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Hodgkin's Disease - Diagnosis

cells staging patient lymphoma

As with many forms of cancer, diagnosis of Hodgkin's disease has two important components. First is the identification of Hodgkin's lymphoma as the cause of the patient's disease. Second is the staging of the disease; that is, an attempt to identify the degree of spread of the lymphoma.

Diagnosis of Hodgkin's lymphoma requires removal of a sample of a suspicious lymph node (biopsy) and careful examination of the tissue under a microscope. In Hodgkin's lymphoma, certain characteristic cells, which are called Reed-Sternberg cells, must be present in order to confirm the diagnosis. These cells usually contain two or more nuclei. The nucleus is the oval, centrally located structure within a cell that houses the genetic material of the cell. Reed-Sternberg cells also have other unique characteristics, which cause them to appear under the microscope as "owl's eyes" or yin-yang cells. In addition to the identification of these Reed-Sternberg cells, other cells in the affected tissue sample are examined. The characteristics of these other cells help to classify the specific subtype of Hodgkin's lymphoma present.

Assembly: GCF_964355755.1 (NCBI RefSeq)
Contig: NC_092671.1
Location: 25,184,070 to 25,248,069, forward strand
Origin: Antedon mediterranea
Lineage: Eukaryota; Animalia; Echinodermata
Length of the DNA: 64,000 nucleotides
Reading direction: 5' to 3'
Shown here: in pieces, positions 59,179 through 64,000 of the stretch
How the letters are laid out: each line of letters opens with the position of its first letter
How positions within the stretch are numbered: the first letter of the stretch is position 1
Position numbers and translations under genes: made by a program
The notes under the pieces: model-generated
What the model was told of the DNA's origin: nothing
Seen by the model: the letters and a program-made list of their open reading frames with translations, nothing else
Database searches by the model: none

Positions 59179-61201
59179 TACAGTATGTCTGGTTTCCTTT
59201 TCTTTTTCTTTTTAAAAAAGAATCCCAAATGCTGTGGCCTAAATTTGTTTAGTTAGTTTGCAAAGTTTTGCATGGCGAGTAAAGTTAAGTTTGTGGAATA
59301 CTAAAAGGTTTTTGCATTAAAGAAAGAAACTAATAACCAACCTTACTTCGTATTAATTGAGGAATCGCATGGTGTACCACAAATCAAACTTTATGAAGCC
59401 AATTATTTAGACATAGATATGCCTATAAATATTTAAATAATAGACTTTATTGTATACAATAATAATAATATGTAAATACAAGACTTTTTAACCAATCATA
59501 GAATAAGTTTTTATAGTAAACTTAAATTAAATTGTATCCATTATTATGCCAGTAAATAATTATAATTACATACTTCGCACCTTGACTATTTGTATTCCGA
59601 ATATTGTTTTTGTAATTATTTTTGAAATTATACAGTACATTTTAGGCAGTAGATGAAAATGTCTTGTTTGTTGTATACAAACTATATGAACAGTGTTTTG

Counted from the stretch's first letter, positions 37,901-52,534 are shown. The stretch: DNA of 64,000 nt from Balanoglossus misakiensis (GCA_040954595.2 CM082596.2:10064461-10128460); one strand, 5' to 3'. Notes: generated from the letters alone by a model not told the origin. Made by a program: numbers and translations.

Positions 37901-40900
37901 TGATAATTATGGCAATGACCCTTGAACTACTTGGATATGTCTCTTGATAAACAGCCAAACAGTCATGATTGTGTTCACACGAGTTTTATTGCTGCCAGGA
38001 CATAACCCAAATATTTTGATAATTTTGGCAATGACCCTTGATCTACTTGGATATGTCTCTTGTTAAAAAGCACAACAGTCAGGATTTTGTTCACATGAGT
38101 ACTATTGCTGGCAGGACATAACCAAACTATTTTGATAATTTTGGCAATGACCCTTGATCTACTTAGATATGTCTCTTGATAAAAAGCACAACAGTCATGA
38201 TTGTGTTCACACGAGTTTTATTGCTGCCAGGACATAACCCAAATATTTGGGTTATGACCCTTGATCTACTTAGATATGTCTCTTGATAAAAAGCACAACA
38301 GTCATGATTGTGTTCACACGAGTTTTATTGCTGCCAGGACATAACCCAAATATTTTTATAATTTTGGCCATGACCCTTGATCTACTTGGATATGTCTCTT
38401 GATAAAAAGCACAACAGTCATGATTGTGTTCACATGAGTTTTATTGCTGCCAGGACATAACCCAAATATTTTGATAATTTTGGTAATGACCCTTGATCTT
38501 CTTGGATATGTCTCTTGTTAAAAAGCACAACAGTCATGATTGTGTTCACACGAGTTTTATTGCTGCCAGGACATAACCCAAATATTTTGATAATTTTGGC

Once Hodgkin's disease has been diagnosed, staging is the next important step. This involves computed tomography scans (CT scans) of the abdomen, chest, and pelvis, to identify areas of lymph node involvement. In rare cases, a patient must undergo abdominal surgery so that lymph nodes in the abdominal area can be biopsied (staging laparotomy). Some patients have their spleens removed during this surgery, both to help with staging and to remove a focus of the disease. Bone marrow biopsy is also required unless there is obvious evidence of vital organ involvement. Some physicians also order lymphangiograms (a radiograph of the lymphatic vessels).

Staging is important because it helps to determine what kind of treatment a patient should receive. It is important to understand the stage of the disease so that the treatment chosen is sufficiently strong to provide the patient with a cure. All available treatments, however, have potentially serious side effects. The goal of staging, then, is to allow the patient to have the type of treatment necessary to achieve a remission, but to minimize the severity of short and long-term side effects from which the patient may suffer.


Hodgkin's Disease - Treatment [next] [back] Hodgkin's Disease - Causes And Symptoms Of Hodgkin's Lymphoma

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